Simply beautiful...

Simply beautiful...

Monday, September 27, 2010

Quinoa - the Mispronounced Grain Option

As a wife and mother trying to cook healthfully for my family... I have sometimes found myself at a loss as to what to serve for dinner. In the past, I would put our weekly menu together and find myself tired of the same whole-grain choices: brown rice, whole wheat pasta, whole wheat bread, etc. When I went through my dietetics program, I was introduced to a vast array of foods in our cooking courses. One of the things introduced to me for the first time was quinoa (pronounced keen-wah). This single grain has given my cooking a boost for several reasons.

I consider quinoa a powerhouse grain in that it has more to offer nutritionally than others. It is higher in protein (7g per serving) than other grains and is considered a complete protein, providing all eight essential amino acids. Quinoa cooks faster than other grains and is a good source of fiber (3g per serving), magnesium, iron, folate and phosphorous. I love that it can be fairly versatile, being able to be used in place of rice, pasta or other grains and is great as a hot cereal or as a salad or side dish. Quinoa is also becoming more and more available at regular grocery stores. So next time you're trying to think of a side dish or a grain option for your meal... check out quinoa and see why it's become a staple in my kitchen.

Try one of my favorite quinoa recipes that I found in a Cooking Light magazine:
Quinoa Salad with Peaches
(makes 4 servings)

***To cook the quinoa:
Bring 1 and 1/2 cups water to a boil in a medium saucepan; add 3/4 cup uncooked quinoa. Cover, reduce heat and simmer 20 minutes. Fluff and cool quinoa slightly.

***For the salad stir in:
1/4 cup minced red pepper
1/4 cup chopped green onions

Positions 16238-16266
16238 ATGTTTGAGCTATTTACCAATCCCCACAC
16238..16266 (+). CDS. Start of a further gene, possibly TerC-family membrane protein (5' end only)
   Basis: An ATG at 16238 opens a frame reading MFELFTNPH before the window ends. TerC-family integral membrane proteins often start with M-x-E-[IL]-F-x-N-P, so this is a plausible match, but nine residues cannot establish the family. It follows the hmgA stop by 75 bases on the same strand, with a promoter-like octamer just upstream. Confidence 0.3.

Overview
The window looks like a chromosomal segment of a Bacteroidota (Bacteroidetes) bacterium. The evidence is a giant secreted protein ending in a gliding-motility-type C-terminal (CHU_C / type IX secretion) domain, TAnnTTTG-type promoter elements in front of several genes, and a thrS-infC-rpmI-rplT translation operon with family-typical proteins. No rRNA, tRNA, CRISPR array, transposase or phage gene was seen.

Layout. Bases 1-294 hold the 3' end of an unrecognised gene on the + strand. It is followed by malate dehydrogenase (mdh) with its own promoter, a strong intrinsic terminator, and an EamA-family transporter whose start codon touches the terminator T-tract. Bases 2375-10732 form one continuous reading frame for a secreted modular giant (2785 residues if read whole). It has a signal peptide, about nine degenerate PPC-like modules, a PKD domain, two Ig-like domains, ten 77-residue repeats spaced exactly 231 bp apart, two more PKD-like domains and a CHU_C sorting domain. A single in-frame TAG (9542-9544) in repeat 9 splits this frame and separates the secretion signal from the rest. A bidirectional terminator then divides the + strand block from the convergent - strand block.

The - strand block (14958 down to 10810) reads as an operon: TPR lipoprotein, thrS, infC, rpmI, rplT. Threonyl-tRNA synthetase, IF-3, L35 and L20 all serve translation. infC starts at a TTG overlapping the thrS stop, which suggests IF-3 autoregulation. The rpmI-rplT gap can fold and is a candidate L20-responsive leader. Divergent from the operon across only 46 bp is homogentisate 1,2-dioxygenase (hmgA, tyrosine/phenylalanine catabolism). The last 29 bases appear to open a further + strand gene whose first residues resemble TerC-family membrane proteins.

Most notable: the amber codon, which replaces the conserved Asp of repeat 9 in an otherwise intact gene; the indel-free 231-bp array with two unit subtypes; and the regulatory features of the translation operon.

3 Tablespoons fresh lemon juice
1 & 1/2 Tablespoons olive oil
1/2 teaspoon kosher salt
1 & 1/2 teaspoons honey
1/4 teaspoon black pepper
1 sliced ripe peach

Chill salad, serve and enjoy!

Serving size is ~1 cup. Calories: 196; Fat: 7.1g (sat 0.9g); Sodium: 245mg

Tuesday, September 7, 2010

Understanding the Nutrition Facts Label

The concept may seem basic to most, but I've been surprised and reminded recently that many people simply don't know how to interpret the Nutrition Facts Label on food items. In light of our country's state of health (particularly in regards to obesity) I believe this is a crucial concept to educate not only ourselves about, but also our friends and family members.
Here's a quick highlight of the nutrition facts label and what's most important to know:
  • Start by checking out the serving size and how many total servings are in the container of food you are about to enjoy. So often we don't check this and wind up eating more than we should have.
  • Next, look at the "calories" and "calories from fat". This number is per ONE serving. If you eat 2 servings, then you must multiply the calories by 2. As a general reminder, try to keep the "calories from fat" to less than 50% of the calories.
  • Look then, at the columns "total fat", "cholesterol" and "sodium". These are the nutrients you want to limit. If you are comparing items, choose the one with the lowest number in each of these categories.
  • Alternatively, the next columns to look at are the nutrients you want to get enough of, such as "vitamin A", "vitamin C", "calcium" and "iron". Again, if you are comparing items, choose the one with the highest number in each of these categories.
  • The "footnote" is the section that follows, however it does not appear on all foods if the package is too small to include it. It is important to note that the footnote is the SAME on ALL labels and does not change from product to product. The purpose is to show nutrient daily values that are generally recommended for most Americans. This changes according to the number of calories a person eats in a given day.
  • Lastly, it is important to look at the "% daily values" (which are based on a 2,000 calorie diet) to give you a gage of whether or not a food is high or low in a certain nutrient. As a quick guideline to %DV: 5% or less is low; while 20% or more is high. Take special note that there are NO %DV's for trans fats, protein or sugars in a product.
For a more complete guide to the nutrition facts label, click here and for another great article on how to read food labels, click here! For those with families, there is a great resource for teaching your kids about it on this website. Education starts with yourself, so take a moment to do a little reading on how you can better understand what you're putting into your body!